Teenage Grief: 10 Self-Care Coaching Tips for Teens Dealing With a Loss
Emotional Pain often Hurts more than Physical Pain
Emotional illness plagues many in society today. Unfortunately, due to numerous factors, we don't often tend to our emotional injuries the same as we do our physical injuries.
My Heart is Breaking
Dealing with a death can make a teenager grow up in a hurry. Regardless of the events surrounding a death, understanding loss, and coping with the emotions that come with it, are not easy. As a grieving teen, you may find that the adult(s) in your life may not be available to meet your needs, or may be trying to cope with the loss also; leaving you deal with additional emotional strain.
Grieving teenagers often find themselves confused, in pain, and needing relief and escape. Unfortunately, there is a common thread between grieving teens and addiction or problem behavior. Teenagers may try to find relief in being altered, unaware of the serious negative consequences to their well-being.
Taking care of yourself through the grieving process does not come with a simple solution. Grieving teens are often overwhelmed with thoughts and emotions, unaware how to feel better.
- Am I the only one who feels this way?
- I just want to be by myself.
- Everyone thinks they understand what I am going through.
- No one understands what I’m going through.
- I can’t talk to my friends.
- I can’t talk to my parents.
- I don't want to talk about things but people keep asking me too.
- When is this “sad feeling” going to stop?
- I am mad.
- I don’t know what I feel anymore.
- I wish people would stop telling me, “Move on.”
Whether young or old, emotional pain is often more trying to deal with than physical pain, because your heart is involved and breaking.
As a Professional Wellness and Recovery Coach, I understand the obstacles that stand in the way of recovering from a loss. Utilizing basic coaching tips can help you take care of yourself and get over the barriers that stand in the way during trying times.
10 Self-Care Coaching Tips for the Grieving Teen
1. Find Words / Talk: This is one of the most important tips, but often neglected. Don't be afraid to tell your parents or friends to pay attention to you too. Teens don't often know how to say words like, "don't forget me, I am grieving too", "I need you", "talk to me". Reminding those close to you to ask you "how you are doing", is an important self-care practice during times of grieving. It's important to remember that no one other than yourself can feel what you feel, or assume what your needs may be. You must speak up or no one will know how to help or relate to you. It's o.k. to ask for help, and feel good about it when you do.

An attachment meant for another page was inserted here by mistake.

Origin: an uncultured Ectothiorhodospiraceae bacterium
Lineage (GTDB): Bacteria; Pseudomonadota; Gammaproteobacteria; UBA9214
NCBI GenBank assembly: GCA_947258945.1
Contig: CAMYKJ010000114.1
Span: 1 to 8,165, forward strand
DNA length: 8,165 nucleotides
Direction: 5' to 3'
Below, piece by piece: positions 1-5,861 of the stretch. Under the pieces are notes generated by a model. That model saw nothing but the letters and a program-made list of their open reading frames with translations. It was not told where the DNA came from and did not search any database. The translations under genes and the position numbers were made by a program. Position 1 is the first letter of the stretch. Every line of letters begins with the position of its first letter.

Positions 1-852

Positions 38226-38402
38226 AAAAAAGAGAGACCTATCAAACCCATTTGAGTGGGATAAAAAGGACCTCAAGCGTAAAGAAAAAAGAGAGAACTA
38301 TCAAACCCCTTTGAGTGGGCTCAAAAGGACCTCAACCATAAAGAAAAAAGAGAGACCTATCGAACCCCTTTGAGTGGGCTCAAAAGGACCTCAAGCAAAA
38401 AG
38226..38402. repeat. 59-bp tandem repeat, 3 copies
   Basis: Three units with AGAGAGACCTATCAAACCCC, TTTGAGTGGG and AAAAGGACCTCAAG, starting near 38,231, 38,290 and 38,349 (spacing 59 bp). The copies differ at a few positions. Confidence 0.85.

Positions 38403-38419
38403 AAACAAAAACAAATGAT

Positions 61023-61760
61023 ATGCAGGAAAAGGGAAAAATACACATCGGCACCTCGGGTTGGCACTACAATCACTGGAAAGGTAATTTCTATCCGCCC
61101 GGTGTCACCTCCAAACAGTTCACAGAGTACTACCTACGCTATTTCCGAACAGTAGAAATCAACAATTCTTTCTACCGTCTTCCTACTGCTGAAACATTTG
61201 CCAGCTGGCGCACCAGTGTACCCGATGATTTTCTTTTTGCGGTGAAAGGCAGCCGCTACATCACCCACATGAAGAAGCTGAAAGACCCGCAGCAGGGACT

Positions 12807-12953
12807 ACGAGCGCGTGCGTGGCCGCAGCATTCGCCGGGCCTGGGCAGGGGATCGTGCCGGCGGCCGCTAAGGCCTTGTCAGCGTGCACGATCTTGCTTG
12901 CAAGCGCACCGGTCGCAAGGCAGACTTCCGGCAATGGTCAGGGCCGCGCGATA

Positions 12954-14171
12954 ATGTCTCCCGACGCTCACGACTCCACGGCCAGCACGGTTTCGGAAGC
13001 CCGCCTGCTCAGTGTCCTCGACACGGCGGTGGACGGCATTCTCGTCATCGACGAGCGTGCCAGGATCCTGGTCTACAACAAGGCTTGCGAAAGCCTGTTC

2. Find a Safe Place: Whether you are in or out of school, it is important to find a safe place, or person to turn to when emotions break. School counselors are trained to understand how to deal with grieving teens, and is a great resource to turn to when at school. Tell the school counselor you are grieving. They can help you work through issues that may arise in your school, social, and family life because of your crisis. Grieving teens often find themselves with falling grades and school performance. A school counselor can assist with this, and make arrangements to help get you back on track. When you are not at school, it is still important to find someone to talk to other than a friend. If you are religious, you can turn to your leader, and many communities have family/children services that can help.
3. Get a Professional Therapist: A therapist will listen to you, provide guidance, tools and support for all areas of your life, or problems that may arise because of your emotional strain.
4. Find a Support Group: There are numerous approaches to finding a grief support group. Many communities, schools, and organizations have grief support groups. There are also online support groups for grieving teens that can be helpful. Support groups can help you to understand that you are not alone, and that many teens are grieving. Sharing stories, and seeing how others are handling their grief can help you too.